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ford. >> a true power broeker. donald trump out there saying today, oh, well, this is just some guy, and i don't really know him even though he was the number one guy in my campaign at one point. sam told us earlier in the hour he used to write tweets for donald trump. this is a person who is also close to your former so-called mentor, sam, because manafort and stone were literally running that international and controversial lobbying firm that howard just mentioned, stone calling it the "s" in a woand a won't repeat. but take a look. >> manafort came in one day and said, you know, we ought to start a lobbying firm. >> lobbying had been considered kind of a sleazy business, but roger stone abashedly came out and said, i'm going to make a pile of money off of this, and no apologies. >> it was the [ bleep ]. it was the biggest, most
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powerful lobbying operation in washington. >> it certainly was. howard would know this better than me, but it's legendary among all people that want to work in republican politics. >> how does stone figure in all this watching his former partner go to jail? >> roger and manafort have not worked together in a very long time. it's my understanding that that firm was bought. it was bought. they sold it. baker, manafort, and stone sold it and then they parted their ways but kept in contact with each other and were friends. i think part of the reason what howard was talking about in terms of the reason why paul wanted to work on the trump campaign, was paul was supposed to run the convention in 2008 for the mccain campaign and his longtime partner, rick davis, eventually dropped paul because of some other clients or could have been the same clients he was working for. >> what's interesting is you're mentioning all the people, davis who had interned briefly at that same firm. there are a lot of people who worked together who also are circling donald trump. i think what mueller is peeling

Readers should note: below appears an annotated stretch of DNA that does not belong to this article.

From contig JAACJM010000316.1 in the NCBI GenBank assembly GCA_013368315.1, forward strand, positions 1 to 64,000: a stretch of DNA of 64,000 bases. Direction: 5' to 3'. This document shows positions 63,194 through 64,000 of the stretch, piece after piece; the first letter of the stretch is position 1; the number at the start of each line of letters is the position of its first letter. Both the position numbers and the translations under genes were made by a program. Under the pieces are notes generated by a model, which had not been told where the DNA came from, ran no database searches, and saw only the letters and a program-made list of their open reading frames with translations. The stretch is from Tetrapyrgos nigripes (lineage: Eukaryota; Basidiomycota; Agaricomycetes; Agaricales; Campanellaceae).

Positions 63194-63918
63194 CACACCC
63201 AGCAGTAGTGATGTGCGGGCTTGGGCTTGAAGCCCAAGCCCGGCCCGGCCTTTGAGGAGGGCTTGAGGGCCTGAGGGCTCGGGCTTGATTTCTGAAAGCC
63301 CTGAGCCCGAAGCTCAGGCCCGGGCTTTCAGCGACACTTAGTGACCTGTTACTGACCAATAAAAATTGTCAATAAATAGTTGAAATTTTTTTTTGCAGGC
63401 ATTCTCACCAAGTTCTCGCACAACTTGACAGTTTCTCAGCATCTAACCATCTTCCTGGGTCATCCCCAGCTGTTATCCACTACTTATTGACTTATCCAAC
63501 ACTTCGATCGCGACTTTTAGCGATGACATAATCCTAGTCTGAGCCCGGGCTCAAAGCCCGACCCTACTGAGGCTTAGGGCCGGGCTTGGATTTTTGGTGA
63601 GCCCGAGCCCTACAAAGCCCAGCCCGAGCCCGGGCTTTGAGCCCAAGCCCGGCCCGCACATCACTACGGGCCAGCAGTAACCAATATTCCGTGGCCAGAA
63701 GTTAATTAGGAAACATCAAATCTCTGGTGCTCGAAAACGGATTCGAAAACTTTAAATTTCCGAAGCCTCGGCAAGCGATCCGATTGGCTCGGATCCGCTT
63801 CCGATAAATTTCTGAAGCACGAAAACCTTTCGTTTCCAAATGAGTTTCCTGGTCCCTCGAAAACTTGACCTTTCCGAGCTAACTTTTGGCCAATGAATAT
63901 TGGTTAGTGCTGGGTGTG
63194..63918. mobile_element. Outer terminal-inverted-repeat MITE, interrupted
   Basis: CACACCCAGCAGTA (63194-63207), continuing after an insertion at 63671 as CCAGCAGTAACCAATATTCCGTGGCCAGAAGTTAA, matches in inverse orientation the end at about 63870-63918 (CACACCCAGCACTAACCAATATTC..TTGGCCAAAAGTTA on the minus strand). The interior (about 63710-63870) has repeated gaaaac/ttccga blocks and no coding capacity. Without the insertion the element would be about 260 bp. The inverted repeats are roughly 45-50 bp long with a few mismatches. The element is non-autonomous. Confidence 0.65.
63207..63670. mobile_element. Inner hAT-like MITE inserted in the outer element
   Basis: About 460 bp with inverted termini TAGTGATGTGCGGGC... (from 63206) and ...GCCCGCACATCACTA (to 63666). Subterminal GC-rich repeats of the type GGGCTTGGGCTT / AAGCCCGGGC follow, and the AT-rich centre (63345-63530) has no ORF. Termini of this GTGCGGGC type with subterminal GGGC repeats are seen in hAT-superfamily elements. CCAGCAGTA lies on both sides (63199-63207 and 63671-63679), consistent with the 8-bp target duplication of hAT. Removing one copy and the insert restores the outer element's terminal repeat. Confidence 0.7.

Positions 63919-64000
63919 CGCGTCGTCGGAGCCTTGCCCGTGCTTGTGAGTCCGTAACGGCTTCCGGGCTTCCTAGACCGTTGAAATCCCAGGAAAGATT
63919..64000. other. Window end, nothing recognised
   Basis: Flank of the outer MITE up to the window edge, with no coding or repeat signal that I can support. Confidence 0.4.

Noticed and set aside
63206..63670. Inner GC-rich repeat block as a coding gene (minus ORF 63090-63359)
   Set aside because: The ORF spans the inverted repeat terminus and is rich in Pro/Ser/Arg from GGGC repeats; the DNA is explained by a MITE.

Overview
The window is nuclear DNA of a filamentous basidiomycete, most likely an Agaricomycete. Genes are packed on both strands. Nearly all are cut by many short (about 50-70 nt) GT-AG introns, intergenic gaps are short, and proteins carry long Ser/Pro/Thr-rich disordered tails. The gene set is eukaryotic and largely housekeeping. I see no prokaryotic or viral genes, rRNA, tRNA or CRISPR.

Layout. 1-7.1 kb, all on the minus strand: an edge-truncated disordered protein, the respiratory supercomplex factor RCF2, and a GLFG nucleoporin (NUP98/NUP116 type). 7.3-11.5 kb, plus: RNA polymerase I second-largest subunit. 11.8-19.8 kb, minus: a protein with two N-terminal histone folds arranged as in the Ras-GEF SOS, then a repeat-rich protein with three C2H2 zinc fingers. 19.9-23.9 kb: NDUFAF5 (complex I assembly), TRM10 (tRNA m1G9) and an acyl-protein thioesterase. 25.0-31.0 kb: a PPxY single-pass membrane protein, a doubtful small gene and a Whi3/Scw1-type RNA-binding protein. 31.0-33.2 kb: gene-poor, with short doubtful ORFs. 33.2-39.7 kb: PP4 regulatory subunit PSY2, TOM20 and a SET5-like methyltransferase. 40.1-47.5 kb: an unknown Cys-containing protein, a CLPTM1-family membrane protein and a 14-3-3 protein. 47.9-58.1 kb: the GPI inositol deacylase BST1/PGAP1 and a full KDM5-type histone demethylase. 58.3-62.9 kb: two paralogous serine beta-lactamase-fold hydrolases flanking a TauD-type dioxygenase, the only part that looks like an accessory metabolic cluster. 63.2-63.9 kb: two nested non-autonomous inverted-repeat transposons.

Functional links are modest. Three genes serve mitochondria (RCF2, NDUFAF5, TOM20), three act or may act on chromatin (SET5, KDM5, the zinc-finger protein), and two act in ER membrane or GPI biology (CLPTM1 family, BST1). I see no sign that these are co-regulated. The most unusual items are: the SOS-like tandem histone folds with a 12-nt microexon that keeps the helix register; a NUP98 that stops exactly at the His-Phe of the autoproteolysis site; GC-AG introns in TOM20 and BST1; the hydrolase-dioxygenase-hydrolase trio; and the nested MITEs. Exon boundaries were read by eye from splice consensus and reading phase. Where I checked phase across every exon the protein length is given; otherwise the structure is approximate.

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back on is are these all coincidences and the things they did were isolated crimes or was there a wider conspiracy? was there an election racketeering operation? we don't know that. as manafort sleeps in jail tonight, the question is whether that changes his thinking about what he wants to say. i've got to fit in a break. thank you both so much. there is proof that donald trump is lying about this migrant child policy, and its devastating toll including new reports of the feddis ripping a baby from a breast-feeding mother. i'm going to speak to an immigrants rights lawyer on this when we're back in 60 seconds. insurance that won't replace
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hang in the balance. donald trump caused this crisis. he originally took credit for it, but now what's changing here, where the humanitarian crisis meets if you want to call it the politics, is that the heat is so high, donald trump is running from what he did. and tonight i can report donald trump is lying about his policy, which raises the question, mr. president, if you are so ashamed now of your policy, if it is heartless, why not halt it instead of lying about it? a factual warning, what i'm about to show you is not true. >> people say, look, you ripped these families apart even though it is the law. it's heartless. >> that's the law, and that's what the democrats gave us. the democrats forced that law upon our nation. i hate it. i hate to see separation of parents and children. >> that's false. and we know it is a lie because donald trump and his attorney general explicitly created this policy, orphaning children.